Steffen: First of all, I just want to say that this is truly a great Super Bowl matchup. Football fans should be thrilled (apologies to Chicago, Minnesota and New Jersey).
There isn’t a single bit of analysis I can offer that you haven’t already heard.
“Pittsburgh has more experience, blah, blah, blah. Aaron Rodgers is on fire, blah, blah, blah. Great defenses, blah, blah, blah.”
I’m not going to try to play the part of football analyst. It doesn’t matter. These are about as equal as teams get. They cancel each other out across the board.
The biggest difference, in my mind, is Pittsburgh can win games even if Ben Roethlisberger has a bad game statistically. The same cannot be said about Green Bay. Their success is firmly attached to Aaron Rodgers’ performance in every game.
Now, here my thoughts — the thoughts of an emotional fan.
Fuck the Steelers. Honestly.
Where do I even start? How about their smug “we’ve been there, done that” attitude that so many football analaysts are buying into?
Yep, a whole lot of good that did for the Colts last year, right? Listen, Green Bay Packers fans — don’t buy into that crap. Aaron Rodgers and the rest of the team sure as hell aren’t, so don’t let anyone tell you experience is a critical factor.
How about James Harrison and his pathetic martyr act? He’s been going at it for months. I’m really sorry you keep getting fined, James. And I know you get a lot of sympathy from your teammates.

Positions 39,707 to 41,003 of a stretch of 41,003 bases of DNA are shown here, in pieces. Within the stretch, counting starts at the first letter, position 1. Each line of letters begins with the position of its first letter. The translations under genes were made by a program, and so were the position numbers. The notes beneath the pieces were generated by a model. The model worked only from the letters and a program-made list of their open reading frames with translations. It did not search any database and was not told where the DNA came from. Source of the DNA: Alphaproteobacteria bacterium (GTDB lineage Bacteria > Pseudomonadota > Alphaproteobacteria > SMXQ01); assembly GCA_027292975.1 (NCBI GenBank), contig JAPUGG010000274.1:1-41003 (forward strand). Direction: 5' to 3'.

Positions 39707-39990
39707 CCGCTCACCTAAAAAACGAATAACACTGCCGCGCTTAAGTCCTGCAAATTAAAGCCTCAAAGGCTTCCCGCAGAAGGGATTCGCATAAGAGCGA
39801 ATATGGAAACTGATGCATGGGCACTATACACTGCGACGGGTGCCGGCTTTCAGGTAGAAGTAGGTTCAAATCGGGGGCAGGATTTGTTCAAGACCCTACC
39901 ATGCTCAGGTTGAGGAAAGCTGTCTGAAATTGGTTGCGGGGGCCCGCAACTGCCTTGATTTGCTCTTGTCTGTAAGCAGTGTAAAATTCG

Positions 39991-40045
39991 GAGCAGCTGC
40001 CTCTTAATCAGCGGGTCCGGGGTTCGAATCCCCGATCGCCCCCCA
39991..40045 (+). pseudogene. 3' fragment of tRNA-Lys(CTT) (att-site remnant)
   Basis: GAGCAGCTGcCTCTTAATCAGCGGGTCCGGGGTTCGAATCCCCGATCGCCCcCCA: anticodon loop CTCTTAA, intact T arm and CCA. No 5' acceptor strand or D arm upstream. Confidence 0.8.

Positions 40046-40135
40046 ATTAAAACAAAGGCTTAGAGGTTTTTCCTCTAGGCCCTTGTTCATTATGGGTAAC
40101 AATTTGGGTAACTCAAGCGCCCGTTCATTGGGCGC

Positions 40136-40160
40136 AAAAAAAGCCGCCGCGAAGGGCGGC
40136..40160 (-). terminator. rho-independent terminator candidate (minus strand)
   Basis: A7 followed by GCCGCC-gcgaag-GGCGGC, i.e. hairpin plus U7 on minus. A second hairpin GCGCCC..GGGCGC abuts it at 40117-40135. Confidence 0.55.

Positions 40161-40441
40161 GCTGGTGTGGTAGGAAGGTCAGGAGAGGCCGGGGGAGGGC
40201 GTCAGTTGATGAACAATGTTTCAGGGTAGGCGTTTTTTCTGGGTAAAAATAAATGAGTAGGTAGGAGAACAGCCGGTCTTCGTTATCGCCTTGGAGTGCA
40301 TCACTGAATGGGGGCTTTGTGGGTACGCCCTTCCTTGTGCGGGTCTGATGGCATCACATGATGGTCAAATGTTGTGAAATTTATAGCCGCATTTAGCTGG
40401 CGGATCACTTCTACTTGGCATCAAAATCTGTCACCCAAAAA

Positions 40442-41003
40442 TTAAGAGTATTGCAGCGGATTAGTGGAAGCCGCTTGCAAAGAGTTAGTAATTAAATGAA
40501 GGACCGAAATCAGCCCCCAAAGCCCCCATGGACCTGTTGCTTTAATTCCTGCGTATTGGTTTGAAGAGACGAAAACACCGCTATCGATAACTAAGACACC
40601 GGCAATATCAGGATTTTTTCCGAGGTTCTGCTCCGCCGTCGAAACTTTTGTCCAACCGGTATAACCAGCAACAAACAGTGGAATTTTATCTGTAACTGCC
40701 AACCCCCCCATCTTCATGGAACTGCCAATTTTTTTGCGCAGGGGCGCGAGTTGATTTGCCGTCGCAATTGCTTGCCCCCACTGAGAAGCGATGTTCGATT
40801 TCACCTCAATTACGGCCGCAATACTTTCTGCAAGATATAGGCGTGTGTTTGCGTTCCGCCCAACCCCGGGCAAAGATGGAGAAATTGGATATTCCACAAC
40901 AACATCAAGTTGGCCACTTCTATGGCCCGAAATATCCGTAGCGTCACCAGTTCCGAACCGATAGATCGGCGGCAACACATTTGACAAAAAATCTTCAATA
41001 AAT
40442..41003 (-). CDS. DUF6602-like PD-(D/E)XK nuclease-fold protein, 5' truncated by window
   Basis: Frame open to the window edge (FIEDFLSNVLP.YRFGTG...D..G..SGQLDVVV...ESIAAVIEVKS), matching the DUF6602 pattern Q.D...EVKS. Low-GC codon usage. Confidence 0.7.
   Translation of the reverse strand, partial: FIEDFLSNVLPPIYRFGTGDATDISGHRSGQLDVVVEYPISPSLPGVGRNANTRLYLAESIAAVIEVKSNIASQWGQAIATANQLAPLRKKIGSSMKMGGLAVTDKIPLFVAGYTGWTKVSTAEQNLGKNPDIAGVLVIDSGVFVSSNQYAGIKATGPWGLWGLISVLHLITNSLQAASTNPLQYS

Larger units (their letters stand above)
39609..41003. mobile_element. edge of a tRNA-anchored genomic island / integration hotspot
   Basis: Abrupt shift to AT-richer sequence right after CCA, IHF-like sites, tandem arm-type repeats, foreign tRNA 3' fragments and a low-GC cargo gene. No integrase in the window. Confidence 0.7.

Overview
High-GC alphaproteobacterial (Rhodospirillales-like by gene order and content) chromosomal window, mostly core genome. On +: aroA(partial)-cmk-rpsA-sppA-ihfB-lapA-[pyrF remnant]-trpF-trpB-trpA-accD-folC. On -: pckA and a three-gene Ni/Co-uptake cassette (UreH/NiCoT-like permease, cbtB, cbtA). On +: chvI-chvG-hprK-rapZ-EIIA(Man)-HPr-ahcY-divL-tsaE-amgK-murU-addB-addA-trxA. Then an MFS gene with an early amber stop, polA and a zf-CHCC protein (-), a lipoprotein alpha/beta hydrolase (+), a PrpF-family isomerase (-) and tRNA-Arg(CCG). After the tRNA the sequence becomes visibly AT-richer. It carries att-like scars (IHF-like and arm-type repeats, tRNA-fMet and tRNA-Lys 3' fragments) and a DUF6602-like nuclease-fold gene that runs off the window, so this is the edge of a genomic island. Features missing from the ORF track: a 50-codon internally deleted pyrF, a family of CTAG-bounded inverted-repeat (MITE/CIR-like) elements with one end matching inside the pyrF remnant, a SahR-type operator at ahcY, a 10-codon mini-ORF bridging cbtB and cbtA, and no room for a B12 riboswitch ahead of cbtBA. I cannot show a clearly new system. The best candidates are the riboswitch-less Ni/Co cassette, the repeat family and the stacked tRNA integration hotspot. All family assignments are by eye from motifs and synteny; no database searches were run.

When the rest of the league has been able to adjust their play to sub-homicidal levels, perpetually pouting about getting fined for continually going after people’s heads makes you look like a psychopath, not a victim. This guy is the dirtiest player in the league and I’m really tired of his act.
Big Ben Roethlisberger. I know no charges were filed against Ben and I’m absolutely certain that has nothing to do with the millions of dollars he has at his disposal.
This sack of trash doesn’t deserve another ring. For me, if I didn’t have a horse in this race, that’s what it would boil down to. “Oh, that team’s QB got away with forcing himself on a college girl? Oh, okay. I’m rooting for the Packers then.”
The cagey vets of the Pittsburgh Steelers got their rings already. There are a couple hall-of-fame-type players from Pittsburgh that deserve a ring, just not another one. On the other side, there are a couple Packers, like Charles Woodson and Donald Driver that deserve their first.
Their time is now.
Adding to that is the satisfaction that Mike McCarthy, Ted Thompson and Aaron Rodgers are so close to feeling. They have successfully navigated out of the cesspool that was the Brett Favre situation and with a win on Sunday, they will be validated.